28 November 2010

THE ARRIVAL by Shaun Tan - Review for TWU course

BIBLIOGRAPHY Tan, Shaun. 2007. The Arrival.  New York, NY: Arthur A. Levine Books. ISBN 9780439895293.


A wordless graphic novel that tells the story of an immigrant.  The story follows a man leaving his family and traveling to a new land where everything is foreign.  The confusion and frustration accompanying being an immigrant are portrayed well, even without words.  Follow the man's journey into his new homeland.

The main character is a man who leaves his family and home to travel to a strange new land.  While we’ve all done this to some degree or another, he enters a land where he does not know the language and customs are unfamiliar to him.  Through him, we are able to identify with immigrants and how scary and overwhelming their lives are when new to a foreign country.  Without words, Tan illicit a sense of concern about how he will survive and deal with the hardships.

Very believable, seen through the eyes of an immigrant.  The creativity Tan uses in creating the setting, the language, people, creatures and customs foreign and alien to anyone who would read this, draws the reader in.  Tan does an excellent job making the reading feel as an immigrant would, language totally foreign and alien, every letter, and every bit of asking for help.  The difficulties encountered are well documented.  As the story unfolds, it is a wonderful sense of accomplishment that I felt as the man started being able to communicate and get around and help others.

This is a book that lends itself to repeated readings. The drawings are so detailed, that there is more to be gleaned with each reading.  Something as simple as the title page sets the tone for the book to take off from.  The title is in some unknown characters and the author’s name is in characters that are somewhat recognizable though altered.  The rest of the book takes off from here, as the sense of being able to read “something” (author’s name) soon disappears. 
Though this is a young adult book, I think it spans the age classification.  Adults should definitely read this book to aid in giving empathy about the plight of immigrants.  It could be any of us in a new situation or country and this book helps spread appreciation for being in that situation and for me, generates thinking on how I might make someone in that situation feel more comfortable.  Highly recommended.


New South Wales Premier's Literary Award
2006 Cybils Award
Bologna Ragazzi Award, Special Mention
Spectrum Award
Junior Library Guild Selection
World Fantasy Artist of the Year
A Publishers Weekly Best Book of 2007
A New York Times Best Illustrated Book of 2007
Amazon.com's Best Teen Book of 2007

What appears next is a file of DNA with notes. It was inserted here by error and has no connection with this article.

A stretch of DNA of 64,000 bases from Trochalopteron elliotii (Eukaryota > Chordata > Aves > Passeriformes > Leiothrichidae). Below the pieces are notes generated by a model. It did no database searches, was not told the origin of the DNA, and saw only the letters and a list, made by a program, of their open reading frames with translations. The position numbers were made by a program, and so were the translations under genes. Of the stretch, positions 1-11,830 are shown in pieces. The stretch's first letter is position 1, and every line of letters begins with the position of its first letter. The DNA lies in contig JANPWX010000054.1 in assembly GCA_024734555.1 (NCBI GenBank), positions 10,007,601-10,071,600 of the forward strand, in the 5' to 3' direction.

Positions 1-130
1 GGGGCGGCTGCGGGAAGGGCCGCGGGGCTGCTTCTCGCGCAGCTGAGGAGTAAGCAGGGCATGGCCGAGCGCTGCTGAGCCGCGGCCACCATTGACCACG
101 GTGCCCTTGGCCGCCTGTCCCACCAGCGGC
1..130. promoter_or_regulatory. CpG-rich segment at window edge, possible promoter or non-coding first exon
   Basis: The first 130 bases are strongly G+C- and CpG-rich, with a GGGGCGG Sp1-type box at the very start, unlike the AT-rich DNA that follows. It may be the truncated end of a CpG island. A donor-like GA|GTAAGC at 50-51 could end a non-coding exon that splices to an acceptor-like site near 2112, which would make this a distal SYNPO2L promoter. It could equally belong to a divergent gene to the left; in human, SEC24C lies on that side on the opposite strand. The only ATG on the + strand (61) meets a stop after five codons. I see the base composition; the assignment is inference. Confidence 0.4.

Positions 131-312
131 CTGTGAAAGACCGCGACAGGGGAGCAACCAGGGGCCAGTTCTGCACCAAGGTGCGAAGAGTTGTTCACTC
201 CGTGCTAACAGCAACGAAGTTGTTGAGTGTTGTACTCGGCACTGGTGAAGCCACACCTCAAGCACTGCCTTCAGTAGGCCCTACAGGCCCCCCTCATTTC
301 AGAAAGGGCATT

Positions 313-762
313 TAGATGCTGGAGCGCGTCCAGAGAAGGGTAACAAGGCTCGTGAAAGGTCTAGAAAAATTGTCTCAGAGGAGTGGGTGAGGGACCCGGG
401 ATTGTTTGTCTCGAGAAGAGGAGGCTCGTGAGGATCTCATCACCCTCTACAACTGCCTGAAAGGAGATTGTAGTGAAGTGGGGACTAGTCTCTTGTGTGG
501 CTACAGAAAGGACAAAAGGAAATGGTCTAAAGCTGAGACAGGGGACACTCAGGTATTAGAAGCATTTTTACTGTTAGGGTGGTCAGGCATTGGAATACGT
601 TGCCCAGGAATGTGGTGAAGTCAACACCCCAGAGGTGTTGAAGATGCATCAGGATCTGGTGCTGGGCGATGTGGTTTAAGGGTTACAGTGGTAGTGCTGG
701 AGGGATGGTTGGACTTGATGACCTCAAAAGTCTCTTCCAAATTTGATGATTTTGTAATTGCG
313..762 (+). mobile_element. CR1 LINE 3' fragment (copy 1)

2007 Parents' Choice Gold Award
A Book Sense Winter 2007-2008 Top Ten Children’s Pick
A New York Public Library Best Book for Reading and Sharing
A New York Times Notable Children’s Book of 2007
Rocky Mountain News, A Top Ten Book of the Year
The Columbus Dispatch, A Best Book of 2007
Booklist Editors' Choice 2007
A School Library Journal Best Book of 2007
A Washington Post Best Book for Young People for 2007
Bulletin of the Center for Children's Books Blue Ribbon for Fiction
ALA Notable Children's Book, 2008
ALA Top Ten Best Books for Young Adults, 2008
ALA Top Ten Great Graphic Novels for Teens, 2008
Horn Book Fanfare Book 2007
Metropolitan Home Magazine's Design 100, 2008
An IRA Notable Book for a Global Society, 2008
2008 Locus Award, Best Art Book
2008 Boston Globe-Horn Book Award, special citation for excellence in graphic storytelling
CCBC Choices 2008
Nominated for an International Horror Guild Award, Illustrated Narrative

Publishers Weekly, starred review  “By flawlessly developing nuances of human feeling and establishing the enigmatic setting, he compassionately describes an immigrant’s dilemma. Nearly all readers will be able to relate—either through personal or ancestral experience—to the difficulties of starting over, be it in another country, city, or community. And few will remain unaffected by this timeless stunner."
Booklist, starred review "Soft brush strokes and grand art deco architecture evoke a time long ago, but the story’s immediacy and fantasy elements will appeal even to readers younger than the target audience, though they may miss many of the complexities. Filled with both subtlety and grandeur, the book is a unique work that not only fulfills but also expands the potential of its form."

The Arrival is an awesome lead in to a unit on immigration, studying Ellis Island and the people coming through.  Perhaps on what it takes to become a US citizen, learning some of the basic things required that many of us actually miss in school or take forgranted such as how bills are made, the judicial system, Constitution and more.  

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